In addition to a demanding sequence of courses during the first two years, our graduates begin working with faculty from the very first day, to gain an appreciation of the challenges involved in producing innovative research. This paves the way to their own intellectual development, the first milestone of which is a solo-authored research paper to be presented to the department during their third year in the program. From that point on, until the completion of the dissertation in year five, the focus is primarily on independent research.
Our graduate program is organized around subfields that address major theoretical questions about political life, encourage collaboration across intellectual boundaries, and place us at the frontiers of the discipline. As a graduate student here, you will become certified in two major fields and gain exposure to other fields through our graduate workshop series. Minimum degree requirements are as follows:
- First field: at least four courses
- Second field: at least four courses
- Methods Requirement (EXCEPT for Political Theory major field):
- We strongly recommend additional methods courses and have included such courses in the typical graduate study timelines shown below and on the major fields.
- Foreign Language Requirement
- Students in some areas of concentration will need to establish foreign language competency in order to be strong candidates on the job market. Consult with your faculty advisor to plan for attaining that competency in a timely manner.
- Political Theory course(s)
- Recommended: one or more courses in normative political theory and political philosophy
- Qualifying Procedure – completed by September 30 in your third year
- Preliminary Exam in your first field – completed no later than end of fall semester in your third year
- Prospectus and Defense – completed no later than June 30 in your third year
NOTE: Cross-listed courses cannot be double-counted for both first and second fields. In satisfying second field course requirements, you are limited ot one course cross-listed with the your first field.
|Fall & Spring|
|Fall, Spring & Summer||
|Fall & Spring||
|Fall & Spring||
This is the recommended methods sequence for all students in empirical fields and our hope is that you will take these courses together as a cohort. If you enter the program with good prior training (e.g., an M.A. in Economics or an undergrad B.S. in Statistics), you should contact the Director of Graduate Studies and the Methods field chair to discuss an individualized (and more advanced) course of study leading more quickly to working on research. There is also a natural inflection point after the first year of this curriculum – in the relatively rare case that you are not going to continue with methods training past this point, you should also contact the DGS and your substantive field chair and discuss an alternative course of study.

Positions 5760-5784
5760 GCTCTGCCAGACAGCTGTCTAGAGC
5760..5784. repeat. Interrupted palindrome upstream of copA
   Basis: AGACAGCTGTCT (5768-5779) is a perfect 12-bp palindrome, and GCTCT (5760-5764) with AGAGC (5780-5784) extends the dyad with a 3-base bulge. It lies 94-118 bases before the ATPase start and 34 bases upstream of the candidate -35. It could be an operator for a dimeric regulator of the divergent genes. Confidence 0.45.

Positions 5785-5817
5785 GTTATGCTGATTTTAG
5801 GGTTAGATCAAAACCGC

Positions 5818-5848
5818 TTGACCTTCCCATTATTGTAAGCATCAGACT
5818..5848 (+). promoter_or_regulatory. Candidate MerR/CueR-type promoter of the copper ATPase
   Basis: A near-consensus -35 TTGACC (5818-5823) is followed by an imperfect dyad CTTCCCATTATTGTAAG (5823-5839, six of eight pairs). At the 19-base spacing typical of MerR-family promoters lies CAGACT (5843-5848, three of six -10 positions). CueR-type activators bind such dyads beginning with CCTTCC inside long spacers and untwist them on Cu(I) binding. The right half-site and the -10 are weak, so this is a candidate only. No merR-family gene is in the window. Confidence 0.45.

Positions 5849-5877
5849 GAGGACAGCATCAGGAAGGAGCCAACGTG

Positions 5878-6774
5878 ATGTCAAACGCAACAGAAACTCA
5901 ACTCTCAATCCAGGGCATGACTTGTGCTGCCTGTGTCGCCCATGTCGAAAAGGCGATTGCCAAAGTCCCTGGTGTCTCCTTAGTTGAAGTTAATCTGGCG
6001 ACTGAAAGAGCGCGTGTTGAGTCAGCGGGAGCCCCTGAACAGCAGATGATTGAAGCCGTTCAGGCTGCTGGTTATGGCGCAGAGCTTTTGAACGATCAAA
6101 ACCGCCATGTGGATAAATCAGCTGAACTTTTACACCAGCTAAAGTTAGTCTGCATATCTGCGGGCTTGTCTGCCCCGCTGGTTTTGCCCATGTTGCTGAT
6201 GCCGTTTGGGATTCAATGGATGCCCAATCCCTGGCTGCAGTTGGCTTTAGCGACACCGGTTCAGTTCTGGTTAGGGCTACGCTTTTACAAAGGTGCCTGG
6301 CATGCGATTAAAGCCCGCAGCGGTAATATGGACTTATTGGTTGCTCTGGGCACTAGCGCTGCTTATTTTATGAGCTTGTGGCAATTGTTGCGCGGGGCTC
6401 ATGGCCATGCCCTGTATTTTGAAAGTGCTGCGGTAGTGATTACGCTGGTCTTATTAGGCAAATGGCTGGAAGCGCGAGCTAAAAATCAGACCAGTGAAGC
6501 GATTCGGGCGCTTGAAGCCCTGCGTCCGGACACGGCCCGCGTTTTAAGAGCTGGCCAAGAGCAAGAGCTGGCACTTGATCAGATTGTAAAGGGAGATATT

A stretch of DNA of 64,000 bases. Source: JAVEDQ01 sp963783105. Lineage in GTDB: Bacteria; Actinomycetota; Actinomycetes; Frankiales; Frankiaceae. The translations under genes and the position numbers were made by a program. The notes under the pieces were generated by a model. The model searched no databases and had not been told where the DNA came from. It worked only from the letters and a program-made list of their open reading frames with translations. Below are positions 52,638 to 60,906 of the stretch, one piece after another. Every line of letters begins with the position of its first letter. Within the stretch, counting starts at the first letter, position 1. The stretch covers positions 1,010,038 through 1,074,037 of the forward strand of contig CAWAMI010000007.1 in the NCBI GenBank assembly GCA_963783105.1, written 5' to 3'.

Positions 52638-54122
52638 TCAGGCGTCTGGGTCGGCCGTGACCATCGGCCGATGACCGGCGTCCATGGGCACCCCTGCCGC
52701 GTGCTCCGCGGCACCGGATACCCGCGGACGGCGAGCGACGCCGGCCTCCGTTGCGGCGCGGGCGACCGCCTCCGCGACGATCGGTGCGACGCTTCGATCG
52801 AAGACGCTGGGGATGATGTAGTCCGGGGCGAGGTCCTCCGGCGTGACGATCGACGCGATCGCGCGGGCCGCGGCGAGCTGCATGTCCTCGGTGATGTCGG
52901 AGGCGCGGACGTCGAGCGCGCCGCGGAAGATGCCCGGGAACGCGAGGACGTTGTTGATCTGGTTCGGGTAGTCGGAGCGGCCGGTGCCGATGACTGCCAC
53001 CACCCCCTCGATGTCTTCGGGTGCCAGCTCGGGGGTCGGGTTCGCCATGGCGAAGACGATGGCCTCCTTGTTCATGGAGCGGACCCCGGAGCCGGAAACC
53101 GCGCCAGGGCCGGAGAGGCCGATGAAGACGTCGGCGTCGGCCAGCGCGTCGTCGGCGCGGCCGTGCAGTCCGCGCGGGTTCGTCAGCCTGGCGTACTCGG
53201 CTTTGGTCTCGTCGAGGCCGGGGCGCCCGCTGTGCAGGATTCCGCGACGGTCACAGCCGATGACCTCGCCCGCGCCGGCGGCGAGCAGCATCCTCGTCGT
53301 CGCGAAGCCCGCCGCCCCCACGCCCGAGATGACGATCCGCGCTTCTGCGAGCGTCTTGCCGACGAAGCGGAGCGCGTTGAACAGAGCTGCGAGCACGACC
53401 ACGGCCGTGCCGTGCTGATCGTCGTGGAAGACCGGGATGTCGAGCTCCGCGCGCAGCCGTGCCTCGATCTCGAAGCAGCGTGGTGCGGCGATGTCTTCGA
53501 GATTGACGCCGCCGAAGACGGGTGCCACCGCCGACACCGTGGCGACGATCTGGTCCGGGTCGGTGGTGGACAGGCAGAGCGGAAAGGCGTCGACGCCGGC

- Required Courses: These are required methods courses for everyone except students in Political Theory. Theorists pursuing an empirical field as a second field will continue to take Probability and Linear Models and Introduction to Deductive & Analytical Approaches to Political Phenomena as their methods requirements. NOTE: We strongly recommend additional methods courses and have included such courses in the typical graduate study timelines shown above and on the major fields.
- This course of study is for students entering with no significant quantitative background; if they have prior training, they can go faster and skip several of the introductory math/stats courses with permission of the Director of Graduate Studies and the Major Field Chair.
- Most empirical students will take methods as a second field. While there’s room to do a second substantive field, this would take more time.
- Students are expected to participate in faculty research in the first year either via a lab (e.g. SPC lab) or jointly with a member of the faculty.
- This is a "slow and steady will win the race" approach – nothing is skipped or taken out of order and there aren’t any semesters where there’s a ton of difficult courses. This sequence will also focus on developing programming skill with R and will cover linear regression early on.
- Students go out on the market in either year 5 or 6, depending on their success with publication.
- The Research Design class is taught with a strong causal inference component and with a comprehensive view of research strategies available.
- While not required, students in the empirical fields are strongly advised to take both Maximum Likelihood Methods and Advanced Game Theory as part of their training. We recognize needs on this front may vary by field, hence our preference for not formally requiring these more advanced seminars.
- Every other year the department will offer applied workshops on Time Series and Time Series Cross-sectional Analysis.